Israel Frees Gazan Hospital Official Whose Detention Prompted Outrage


A Palestinian woman baking bread Sunday in a makeshift oven in Khan Yunis, in the southern Gaza Strip.Credit…Eyad Baba/Agence France-Presse — Getty Images

The United Nations’ top relief official, Martin Griffiths, stepped down on Sunday, adding another layer of uncertainty to struggling efforts to get food, fuel and other supplies into Gaza, where almost nine months of war have brought an array of dire threats to the civilian population, including catastrophic hunger.

The U.N. secretary general, António Guterres, has not named a permanent replacement for Mr. Griffiths, whose departure from the U.N. Office for the Coordination of Humanitarian Affairs, for health reasons, was announced in March.

“To my fellow humanitarians, it’s been my honor to lead you, represent you and learn from you,” Mr. Griffiths wrote in a post on social media on Sunday. “Yours is one of the most important jobs in the world: bringing hope, compassion, survival and humanity to people in their darkest hour.”

However, the relief efforts in Gaza have fallen far short of the needs of the sealed, densely populated enclave in which the majority of the population of some 2.2 million has been displaced. In May, Israel closed the Kerem Shalom crossing after a Hamas attack killed four soldiers in the area, then mounted an incursion that closed the Rafah crossing along the border with Egypt. U.N. officials said this effectively choked off the two main arteries for aid.

For most of the last month, aid deliveries within Gaza have slowed to a near halt. Hopes to revive them via a temporary pier built by the United States have largely been thwarted, partly by weather conditions that have more than once forced the pier to be moved from Gaza’s coast, and partly by the difficulty of distributing the aid once it arrives.

The U.N.’s main agency for Palestinians, UNRWA, earlier this month said that Gaza had become the deadliest place in the world for aid workers, with at least 250 killed since the Oct. 7 Hamas-led attack on Israel sparked the war in Gaza and a humanitarian crisis. U.N. aid agencies have demanded that the Israeli authorities do more to protect aid workers in the Gaza Strip and ensure that assistance reaches those who need it, Stéphane Dujarric, a U.N. spokesman, said on Tuesday.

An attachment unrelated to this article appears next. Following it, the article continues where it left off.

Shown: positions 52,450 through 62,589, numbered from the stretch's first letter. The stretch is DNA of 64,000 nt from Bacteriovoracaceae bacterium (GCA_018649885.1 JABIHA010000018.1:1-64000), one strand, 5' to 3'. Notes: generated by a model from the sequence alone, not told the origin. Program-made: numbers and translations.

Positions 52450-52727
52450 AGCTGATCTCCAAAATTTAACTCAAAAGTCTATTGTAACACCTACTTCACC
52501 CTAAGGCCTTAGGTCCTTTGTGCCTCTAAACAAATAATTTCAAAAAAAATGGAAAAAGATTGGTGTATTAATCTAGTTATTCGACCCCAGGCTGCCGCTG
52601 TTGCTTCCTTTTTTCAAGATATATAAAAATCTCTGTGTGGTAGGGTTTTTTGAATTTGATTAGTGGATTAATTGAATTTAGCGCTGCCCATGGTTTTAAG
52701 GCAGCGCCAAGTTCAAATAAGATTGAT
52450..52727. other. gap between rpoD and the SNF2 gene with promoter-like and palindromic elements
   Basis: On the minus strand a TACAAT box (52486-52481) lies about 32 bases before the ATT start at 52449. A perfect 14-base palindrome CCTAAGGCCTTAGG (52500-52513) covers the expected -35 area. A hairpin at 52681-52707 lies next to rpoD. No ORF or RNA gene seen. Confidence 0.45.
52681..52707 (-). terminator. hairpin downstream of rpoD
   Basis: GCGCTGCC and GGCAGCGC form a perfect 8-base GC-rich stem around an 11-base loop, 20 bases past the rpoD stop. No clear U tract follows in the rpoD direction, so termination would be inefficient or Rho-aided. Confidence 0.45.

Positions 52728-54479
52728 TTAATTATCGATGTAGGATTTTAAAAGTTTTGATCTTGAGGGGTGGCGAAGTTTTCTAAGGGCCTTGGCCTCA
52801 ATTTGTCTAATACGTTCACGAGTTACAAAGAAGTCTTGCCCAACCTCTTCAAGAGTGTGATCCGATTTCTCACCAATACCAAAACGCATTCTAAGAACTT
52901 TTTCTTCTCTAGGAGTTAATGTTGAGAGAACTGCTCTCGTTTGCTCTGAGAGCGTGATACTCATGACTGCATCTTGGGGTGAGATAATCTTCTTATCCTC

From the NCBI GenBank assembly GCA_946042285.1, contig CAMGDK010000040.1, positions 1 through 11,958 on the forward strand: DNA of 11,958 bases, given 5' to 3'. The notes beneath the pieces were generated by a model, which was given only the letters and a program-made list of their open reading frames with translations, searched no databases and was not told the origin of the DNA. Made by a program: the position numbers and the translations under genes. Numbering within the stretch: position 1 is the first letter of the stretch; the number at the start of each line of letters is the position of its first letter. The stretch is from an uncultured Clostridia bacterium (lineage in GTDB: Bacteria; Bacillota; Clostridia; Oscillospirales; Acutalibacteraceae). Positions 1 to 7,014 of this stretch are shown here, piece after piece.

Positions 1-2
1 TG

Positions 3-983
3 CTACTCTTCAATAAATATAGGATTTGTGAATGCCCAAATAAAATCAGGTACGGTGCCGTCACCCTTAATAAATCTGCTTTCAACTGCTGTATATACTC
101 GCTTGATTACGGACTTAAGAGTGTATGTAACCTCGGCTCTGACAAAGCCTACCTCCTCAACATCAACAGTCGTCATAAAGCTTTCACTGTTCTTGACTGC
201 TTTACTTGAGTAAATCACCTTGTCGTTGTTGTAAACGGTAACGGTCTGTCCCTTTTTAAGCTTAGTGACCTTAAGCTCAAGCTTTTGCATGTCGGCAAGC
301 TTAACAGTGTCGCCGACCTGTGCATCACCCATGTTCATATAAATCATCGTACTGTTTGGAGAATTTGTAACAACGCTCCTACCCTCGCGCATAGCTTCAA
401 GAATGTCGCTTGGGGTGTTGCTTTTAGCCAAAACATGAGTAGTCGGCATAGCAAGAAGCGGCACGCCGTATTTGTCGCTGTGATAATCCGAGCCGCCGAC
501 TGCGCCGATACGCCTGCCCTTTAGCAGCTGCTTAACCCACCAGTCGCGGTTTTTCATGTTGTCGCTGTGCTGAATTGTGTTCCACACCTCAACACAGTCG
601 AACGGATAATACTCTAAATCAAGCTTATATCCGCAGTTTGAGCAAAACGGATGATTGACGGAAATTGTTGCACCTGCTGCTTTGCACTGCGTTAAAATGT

On Friday, a Pentagon spokeswoman, Sabrina Singh, said that the temporary pier had been removed again ahead of sea turbulence, while indicating that the backlog of aid was taking up so much space that re-establishing the pier might not be a top priority.

Days earlier, in a social media post directed at the World Food Program, a U.N. agency that coordinates much of the humanitarian work in the enclave, the Israeli agency overseeing aid in Gaza displayed a photo of supplies that it said were waiting at the pier’s offloading area. “Stop making excuses and start playing your role as a humanitarian food organization and the head of the logistic cluster,” it said.

The World Food Program suspended operations near the pier earlier this month. The program’s officials said some of its facilities were hit during an Israeli mission that rescued four hostages but involved strikes that killed scores of Palestinians, including women and children.

In his last week as U.N. relief chief, Mr. Griffiths addressed concerns that the suspension might forecast the halt of all aid groups’ operations in Gaza. “We’re not running away from Gaza at all,” Mr. Griffiths said in an interview on Wednesday. But he added, “We are particularly concerned about the security situation in Gaza, and it is becoming more and more difficult to operate.”

On Sunday, a World Food Program spokeswoman confirmed that the organization’s suspension of operations at the pier remained in place, pending a security review by the U.N.’s safety and security arm, but said that the aid group had made arrangements to start clearing the backlog of undelivered aid and that it would “be distributed immediately.”

Anjana Sankar contributed reporting.





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